In my last blog I talked about the repeal of section 107 of the Construction Act 1996 (which came into force on 1 October 2011). However, while the repeal of this section and the other amendments to the adjudication provisions are interesting, in my view, it is the changes to the payment provisions that will have a more significant impact on the industry:
- On employers, contractors and sub-contractors as they try to grapple with the various different notices that now have to be given.
- On lawyers, adjudicators and judges dealing with the inevitable payment disputes that will arise.
I’m not alone in this view and last week the Adjudication Society held a panel debate to discuss the new payment provisions and some of the problems that we might encounter. I sat on the panel so I thought I’d share some of what was discussed. Also on the panel were John Bradley of Reynolds Colman Bradley LLP and the Contractors Legal Group, Chris Ennis of Davis Langdon, Rudi Klein of the Specialist Engineering Contractors’ Group and the regular PLC contributor, Lynne McCafferty of 4 Pump Court.
I’ve assumed that you’ve all read the very useful PLC practice notes on the changes so won’t explain them here (and I also fear some of you might switch off before getting to the end if I try to explain them…).
There was a general consensus amongst the panel that we are likely to see an extension of payment periods as a result of the prohibition of pay-when-certified clauses in section 110(1A), particularly where final payments are concerned. One of the panellists expressed the view that the prohibition on such clauses might therefore be an “own goal” for payees. However, another panellist made the point that, at least payees will have certainty as to when they will receive payment, even if payment periods are extended.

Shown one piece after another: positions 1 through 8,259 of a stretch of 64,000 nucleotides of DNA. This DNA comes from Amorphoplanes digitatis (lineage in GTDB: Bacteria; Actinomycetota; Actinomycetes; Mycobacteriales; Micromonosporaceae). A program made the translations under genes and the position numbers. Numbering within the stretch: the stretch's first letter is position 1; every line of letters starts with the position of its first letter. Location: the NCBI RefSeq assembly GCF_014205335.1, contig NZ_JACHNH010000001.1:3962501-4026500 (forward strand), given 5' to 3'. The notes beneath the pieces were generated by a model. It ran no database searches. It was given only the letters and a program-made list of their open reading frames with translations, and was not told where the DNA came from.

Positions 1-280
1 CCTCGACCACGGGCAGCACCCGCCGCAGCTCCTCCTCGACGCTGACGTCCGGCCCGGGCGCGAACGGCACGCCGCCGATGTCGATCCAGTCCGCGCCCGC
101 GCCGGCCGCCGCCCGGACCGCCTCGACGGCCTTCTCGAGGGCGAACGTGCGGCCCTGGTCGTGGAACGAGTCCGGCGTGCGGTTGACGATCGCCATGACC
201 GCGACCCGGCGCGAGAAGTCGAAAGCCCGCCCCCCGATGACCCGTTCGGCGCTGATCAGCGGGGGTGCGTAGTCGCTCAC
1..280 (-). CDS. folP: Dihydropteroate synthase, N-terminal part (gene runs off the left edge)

The question was raised as to whether payees realise that, in the event that a payer fails to issue a payment notice under section 110A(1)(a) and the payee fails to issue a default notice under section 110B(2), the payer will not be obliged to make payment.
One of the panellists made the point that this situation is unlikely to arise as most contracts provide for the payee to make an application and therefore this will become the default payment notice under section 110B(2). The payee’s right to payment will therefore have arisen.
However, what happens if the payee’s application is deficient, for example it fails to state the “basis on which that sum is calculated”? Surely the payee is back in the situation where the payer is not obliged to make payment? Another panellist made the point that it’s not clear that the payee will not be entitled to payment because the payer’s original failure to issue the payment notice will be a breach of the contract.
Personally, I think that this might catch a few payees unaware, but they will soon get used to it. If I was a payee, I would submit an application for payment and, if the payer failed to submit a payment notice, I would also submit a further default notice just in case…
Another interesting question that was raised was, in the event that a contract provides for a “specified person” to issue a payment notice and he or she fails to issue an effective notice, could this expose the “specified person” to any liability to the payer?
The general consensus of the panel was that this is unlikely as its doubtful the payer would suffer any loss as a result of the “specified person’s” failure. In particular, the failure could simply be corrected at the next payment. Even if the payee becomes insolvent before the next payment, it is not certain that the “specified person” would be liable because there is a question of causation. That it, was the loss caused by the “specified person’s” failure to issue an effective payment notice or the payer’s failure to issue a pay-less notice?
It’s pay less notices and suspension next week but, in the meantime, I think it is fair to say that the new payment provisions have received somewhat of a negative press due to their complexity and unfortunate drafting. However, once the questions over the meaning of some of the amendments have been resolved, I actually think that the amendments will be quite effective at maintaining cash flow.